(rʊr), region, c.1,300 sq mi (3,370 sq km), North Rhine–Westphalia, W Germany; a principal manufacturing center of Germany. The Ruhr lies along, and north of, the Ruhr River (145 mi/233 km long), which rises in the hills of central Germany and flows generally west to the Rhine River at Duisburg. The Ruhr's principal cities are, in the west, Duisburg, Mülheim, Essen, Oberhausen, Bottrop, Gladbeck, and Gelsenkirchen; and in the east, Bochum, Dortmund, and the smaller cities of Wattenscheid, Recklinghausen, Herne, and Witten.
Extensive coal deposits, especially the high quality coking coal required in steel manufacturing and critical to the Ruhr's rise as an industrial center, underlie the region in basins that are near the surface along the Ruhr River (the location of the oldest mines and steel plants), and at greater depths to the north along the Lippe River (where most of the modern mines are found). Many coal deposits in this region have been exhausted. Raw materials are imported into the region by way of the Rhine, the Ruhr (navigable below Witten), the Rhine-Herne Canal, the Dortmund-Ems Canal, and a dense network of rail and road connections. The Ruhr Planning Authority (est. 1921) protects designated farmlands and green areas from encroachment by the cities and enforces pollution legislation.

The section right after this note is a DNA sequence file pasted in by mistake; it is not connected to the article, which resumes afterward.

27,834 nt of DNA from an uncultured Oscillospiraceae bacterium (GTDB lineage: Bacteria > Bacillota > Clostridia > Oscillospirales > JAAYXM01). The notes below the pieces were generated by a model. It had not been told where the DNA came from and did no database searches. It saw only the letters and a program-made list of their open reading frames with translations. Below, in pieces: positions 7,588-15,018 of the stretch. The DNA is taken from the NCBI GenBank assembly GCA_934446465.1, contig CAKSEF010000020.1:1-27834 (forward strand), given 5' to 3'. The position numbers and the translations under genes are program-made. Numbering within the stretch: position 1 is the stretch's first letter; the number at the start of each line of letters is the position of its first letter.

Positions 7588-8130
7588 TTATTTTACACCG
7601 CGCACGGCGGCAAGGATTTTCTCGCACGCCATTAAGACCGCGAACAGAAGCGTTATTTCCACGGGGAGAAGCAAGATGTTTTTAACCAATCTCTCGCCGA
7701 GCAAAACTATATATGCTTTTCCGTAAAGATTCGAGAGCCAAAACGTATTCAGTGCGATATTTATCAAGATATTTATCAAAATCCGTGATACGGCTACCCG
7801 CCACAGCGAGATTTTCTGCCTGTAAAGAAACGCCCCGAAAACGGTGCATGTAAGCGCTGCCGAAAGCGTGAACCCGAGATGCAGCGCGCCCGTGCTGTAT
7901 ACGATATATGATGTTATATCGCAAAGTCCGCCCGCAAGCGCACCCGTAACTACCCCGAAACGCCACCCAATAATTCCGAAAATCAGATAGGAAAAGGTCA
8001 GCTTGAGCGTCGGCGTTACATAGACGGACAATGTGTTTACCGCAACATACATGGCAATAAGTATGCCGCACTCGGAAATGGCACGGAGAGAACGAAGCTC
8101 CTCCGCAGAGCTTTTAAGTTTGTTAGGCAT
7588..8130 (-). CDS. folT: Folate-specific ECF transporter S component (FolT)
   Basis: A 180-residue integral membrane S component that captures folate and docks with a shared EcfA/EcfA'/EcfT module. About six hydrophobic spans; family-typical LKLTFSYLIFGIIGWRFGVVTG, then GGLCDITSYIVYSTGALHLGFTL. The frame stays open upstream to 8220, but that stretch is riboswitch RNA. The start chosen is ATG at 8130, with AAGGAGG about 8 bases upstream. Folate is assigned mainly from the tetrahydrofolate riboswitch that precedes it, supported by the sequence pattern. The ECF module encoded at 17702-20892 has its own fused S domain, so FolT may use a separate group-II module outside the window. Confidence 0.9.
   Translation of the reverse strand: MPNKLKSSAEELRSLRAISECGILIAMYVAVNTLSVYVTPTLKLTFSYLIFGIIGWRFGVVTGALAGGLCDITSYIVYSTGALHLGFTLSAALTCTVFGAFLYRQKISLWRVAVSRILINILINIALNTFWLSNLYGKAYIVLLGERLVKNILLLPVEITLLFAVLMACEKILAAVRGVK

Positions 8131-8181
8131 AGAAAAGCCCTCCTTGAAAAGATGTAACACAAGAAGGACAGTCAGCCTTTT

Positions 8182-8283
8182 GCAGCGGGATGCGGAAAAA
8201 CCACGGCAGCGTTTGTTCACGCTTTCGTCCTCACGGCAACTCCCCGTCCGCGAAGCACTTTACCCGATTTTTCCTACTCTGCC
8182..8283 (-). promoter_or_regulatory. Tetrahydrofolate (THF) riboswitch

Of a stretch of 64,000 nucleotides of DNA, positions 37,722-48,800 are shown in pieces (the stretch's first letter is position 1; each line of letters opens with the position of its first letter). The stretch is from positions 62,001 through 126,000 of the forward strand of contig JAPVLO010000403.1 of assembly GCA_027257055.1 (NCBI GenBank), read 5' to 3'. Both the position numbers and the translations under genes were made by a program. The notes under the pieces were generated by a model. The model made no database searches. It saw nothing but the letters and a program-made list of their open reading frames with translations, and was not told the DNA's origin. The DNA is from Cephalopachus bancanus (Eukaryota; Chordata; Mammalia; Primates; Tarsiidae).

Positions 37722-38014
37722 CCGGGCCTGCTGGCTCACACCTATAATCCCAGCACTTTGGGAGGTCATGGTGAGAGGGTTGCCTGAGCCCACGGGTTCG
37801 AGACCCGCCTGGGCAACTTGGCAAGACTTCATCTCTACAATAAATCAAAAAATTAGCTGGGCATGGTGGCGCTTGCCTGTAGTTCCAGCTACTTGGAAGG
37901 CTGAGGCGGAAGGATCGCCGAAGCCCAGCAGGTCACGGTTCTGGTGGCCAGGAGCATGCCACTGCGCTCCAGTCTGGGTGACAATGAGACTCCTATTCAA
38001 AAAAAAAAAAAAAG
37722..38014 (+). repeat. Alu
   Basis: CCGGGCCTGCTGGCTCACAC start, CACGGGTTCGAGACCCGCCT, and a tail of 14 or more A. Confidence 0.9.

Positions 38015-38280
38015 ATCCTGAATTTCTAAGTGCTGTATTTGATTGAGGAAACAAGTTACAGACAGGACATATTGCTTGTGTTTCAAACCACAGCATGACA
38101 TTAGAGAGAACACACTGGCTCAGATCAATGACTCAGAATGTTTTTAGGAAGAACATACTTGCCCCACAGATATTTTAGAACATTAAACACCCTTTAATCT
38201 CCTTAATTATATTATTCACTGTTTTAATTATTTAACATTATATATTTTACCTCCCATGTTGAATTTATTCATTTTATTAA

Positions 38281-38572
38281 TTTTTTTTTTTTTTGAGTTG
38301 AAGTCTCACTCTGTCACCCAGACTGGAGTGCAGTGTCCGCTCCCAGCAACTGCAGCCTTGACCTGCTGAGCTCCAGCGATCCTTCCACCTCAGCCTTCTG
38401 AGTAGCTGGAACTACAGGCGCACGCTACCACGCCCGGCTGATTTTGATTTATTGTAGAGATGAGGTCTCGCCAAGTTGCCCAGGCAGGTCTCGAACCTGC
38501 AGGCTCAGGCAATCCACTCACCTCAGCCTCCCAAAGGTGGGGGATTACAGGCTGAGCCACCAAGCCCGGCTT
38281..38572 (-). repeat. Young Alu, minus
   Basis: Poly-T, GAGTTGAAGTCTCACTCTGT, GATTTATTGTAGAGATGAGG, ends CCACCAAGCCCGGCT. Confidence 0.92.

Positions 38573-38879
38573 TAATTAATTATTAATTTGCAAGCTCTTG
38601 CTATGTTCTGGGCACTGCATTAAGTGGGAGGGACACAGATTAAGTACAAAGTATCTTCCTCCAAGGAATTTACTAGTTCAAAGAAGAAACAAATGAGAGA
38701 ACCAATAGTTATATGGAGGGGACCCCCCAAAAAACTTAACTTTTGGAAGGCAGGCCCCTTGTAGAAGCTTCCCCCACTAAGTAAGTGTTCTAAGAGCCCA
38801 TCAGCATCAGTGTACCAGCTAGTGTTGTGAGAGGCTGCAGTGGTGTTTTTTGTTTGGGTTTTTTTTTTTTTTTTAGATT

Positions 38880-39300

The development of the Ruhr district began in the 19th cent. when the Krupp and Thyssen concerns (now merged) built large integrated coal and steel empires. The Ruhr was occupied (1923) by French and Belgian forces during the dispute over reparations. The troops evacuated (1925), but the occupation greatly embittered German nationalist feeling. Some of the chief Ruhr industrialists helped Hitler to power in 1933. The Ruhr, which was vital in the production of armaments for the German military, was a major bombing target for Allied forces during World War II. About three fourths of the region was destroyed; nearly a third of the area's coal mines were forced to close down.
The International Authority for the Ruhr was set up in 1949 with responsibility for development of the region. Control passed to the European Coal and Steel Community in 1952 and to West Germany in 1954. In the creation of the new state of North Rhine–Westphalia in 1946, the provincial border between Westphalia and the Rhineland was removed, improving the integration of operations in the region. Coal production suffered from competition from other fuels, and in the 1980s the coal and steel industries that had made the region an industrial center declined, leading to serious unemployment. Although the region remains a important manufacturing center, more than three fifths of the working population has been employed in the service sector since the 1990s.